Hornby have re-released the Lima 156 - one of Lima's best efforts. I've got one. They've replaced the big 3 pole pancake with a compact new 5 -pole motor bogie with decent wheels. The model now has 8 wheel pick up, not 2+2. It's DCC ready - Lima weren't. It runs very nicely - smoothly, slowly and without stalling at pointwork. The quality of the livery application and finish is superb. It still has a large black box where the underframe detail should be - typical Lima
It's not in the same class as Bachmanns splendid new 108 DMU, with a level of detail we've not seen before, a very smooth mechanism (crawls at speed step 1 on 128), lights etc. Both retail for the same price - £60-75 depending where you shop. No doubt rb277170 would consider the Hornby model grossly overpriced - but how much is the Flieschmann Desiro? 300 euros??
There have been repeated suggestions that Lima's British range were to a substantially lower standard than everything else Rivarossi offered for every other market . It has been suggested this is all the fault of British modellers for not complaining loudly enough. My observation was that the original Lima importer , RIKO , was pretty uninterested in British modellers views. When former Lima staff turn up behind Vi-Trains, proclaiming their Lima background in their ads, and offer a 37 not quite as good as Bachmann at a very similar price, it's easy to see why people don't want to cut them much slack.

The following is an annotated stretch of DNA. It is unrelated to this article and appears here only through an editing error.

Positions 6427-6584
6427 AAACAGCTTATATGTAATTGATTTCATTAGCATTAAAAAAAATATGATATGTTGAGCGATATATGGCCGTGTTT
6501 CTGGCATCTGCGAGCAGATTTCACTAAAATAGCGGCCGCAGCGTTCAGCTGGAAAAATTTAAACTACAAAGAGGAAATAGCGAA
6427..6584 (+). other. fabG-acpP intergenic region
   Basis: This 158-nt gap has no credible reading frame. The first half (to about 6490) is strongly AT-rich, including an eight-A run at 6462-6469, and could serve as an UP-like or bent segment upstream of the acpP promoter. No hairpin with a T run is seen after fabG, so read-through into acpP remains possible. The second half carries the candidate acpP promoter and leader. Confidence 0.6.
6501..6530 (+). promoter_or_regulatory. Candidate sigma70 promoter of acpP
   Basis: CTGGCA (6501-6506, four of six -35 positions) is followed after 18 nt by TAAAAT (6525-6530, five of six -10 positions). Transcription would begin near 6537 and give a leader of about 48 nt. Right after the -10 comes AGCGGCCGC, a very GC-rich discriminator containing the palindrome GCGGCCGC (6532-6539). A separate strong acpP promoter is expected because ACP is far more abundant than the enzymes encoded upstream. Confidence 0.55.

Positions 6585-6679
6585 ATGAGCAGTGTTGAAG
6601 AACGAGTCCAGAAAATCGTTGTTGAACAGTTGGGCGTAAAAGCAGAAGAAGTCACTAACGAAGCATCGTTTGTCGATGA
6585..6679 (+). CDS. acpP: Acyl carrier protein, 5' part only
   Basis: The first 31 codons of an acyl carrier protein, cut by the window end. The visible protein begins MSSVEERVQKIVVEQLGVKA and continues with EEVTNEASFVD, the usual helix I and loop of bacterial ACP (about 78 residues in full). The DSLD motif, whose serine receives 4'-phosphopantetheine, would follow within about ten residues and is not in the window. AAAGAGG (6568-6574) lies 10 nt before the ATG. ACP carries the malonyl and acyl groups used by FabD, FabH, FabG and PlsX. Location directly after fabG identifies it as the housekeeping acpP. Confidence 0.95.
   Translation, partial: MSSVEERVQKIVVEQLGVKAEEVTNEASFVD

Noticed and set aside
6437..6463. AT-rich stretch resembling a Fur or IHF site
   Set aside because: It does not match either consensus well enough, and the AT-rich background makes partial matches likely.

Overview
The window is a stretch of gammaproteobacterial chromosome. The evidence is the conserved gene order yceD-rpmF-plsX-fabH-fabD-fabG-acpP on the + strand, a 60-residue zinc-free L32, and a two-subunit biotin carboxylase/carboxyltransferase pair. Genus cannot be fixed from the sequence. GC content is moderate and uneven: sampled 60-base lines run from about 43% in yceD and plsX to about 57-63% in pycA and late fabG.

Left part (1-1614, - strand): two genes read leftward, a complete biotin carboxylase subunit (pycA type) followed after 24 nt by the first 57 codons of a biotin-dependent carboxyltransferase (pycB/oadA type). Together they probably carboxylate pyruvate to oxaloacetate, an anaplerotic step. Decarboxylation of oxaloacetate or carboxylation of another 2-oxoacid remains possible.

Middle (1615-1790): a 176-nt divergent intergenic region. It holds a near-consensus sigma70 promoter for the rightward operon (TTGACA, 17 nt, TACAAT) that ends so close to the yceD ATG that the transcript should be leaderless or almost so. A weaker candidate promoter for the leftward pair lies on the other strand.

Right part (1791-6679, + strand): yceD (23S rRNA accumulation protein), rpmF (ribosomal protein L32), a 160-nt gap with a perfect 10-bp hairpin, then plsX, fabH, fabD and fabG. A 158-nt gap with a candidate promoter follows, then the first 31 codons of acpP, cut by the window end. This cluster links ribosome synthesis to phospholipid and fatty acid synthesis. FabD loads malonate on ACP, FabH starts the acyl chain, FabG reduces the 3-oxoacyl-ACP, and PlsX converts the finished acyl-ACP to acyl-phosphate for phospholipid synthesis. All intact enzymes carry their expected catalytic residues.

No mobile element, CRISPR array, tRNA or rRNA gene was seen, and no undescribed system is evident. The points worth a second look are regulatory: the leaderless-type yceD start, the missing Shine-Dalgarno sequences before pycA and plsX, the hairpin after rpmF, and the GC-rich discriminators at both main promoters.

QUOTE Albeit the engine itself is made in China, I could call Brawa about which brake hoses to mount on my Bavarian G4/5H; as R+D was done in Germany, I got connected to an R+D person responsible for this engine who answered my question and told me stuff about the real Westinghouse (earlier) and Knorr (later) brakes that I didn´t yet know .
This is much closer to the pattern of Hornby and Bachmann in the UK - although I doubt either quite has Brawa's level of scholarship. Both Hornby & Bachmann do their R+D in the UK and have a stand at all the major shows. Neither Lima nor Vi-Trains do . (Heljan are of course Danish , but they do have a stand at the biggest show)
As far as cars are concerned , Britian actually runs a trade suplus on automotive (Its easy to forget Nissan at Sunderland, Toyota at Derby, Honda at Swindon, Ford , BMW, etc) . I have this dreadful sense that every car made in Britain is exported and every car driven in Britian is imported...
I don't think this has been a very constructive thread. I sense that because of the endless bickering, outsiders get a very negative view of British modelling and British models from here . When the assertions on which that very negative view is based range from the selective to the distorted to the outright untrue , it worries me - because this is one of the main public forums for the hobby in Britain , and it looks like a pretty poor shop window
As a final point I don't think a loss making manufacturer with falling sales is a good thing. There's the well-known story of how after Airfix folded 20 years ago, David Boyle , who went on to found Dapol , personally witnessed the old Kitmaster tools being taken out of the factory and smashed with a sledgehammer before dispatch to the scrapmerchant. Anyone want to see that happen to LGB's tooling ?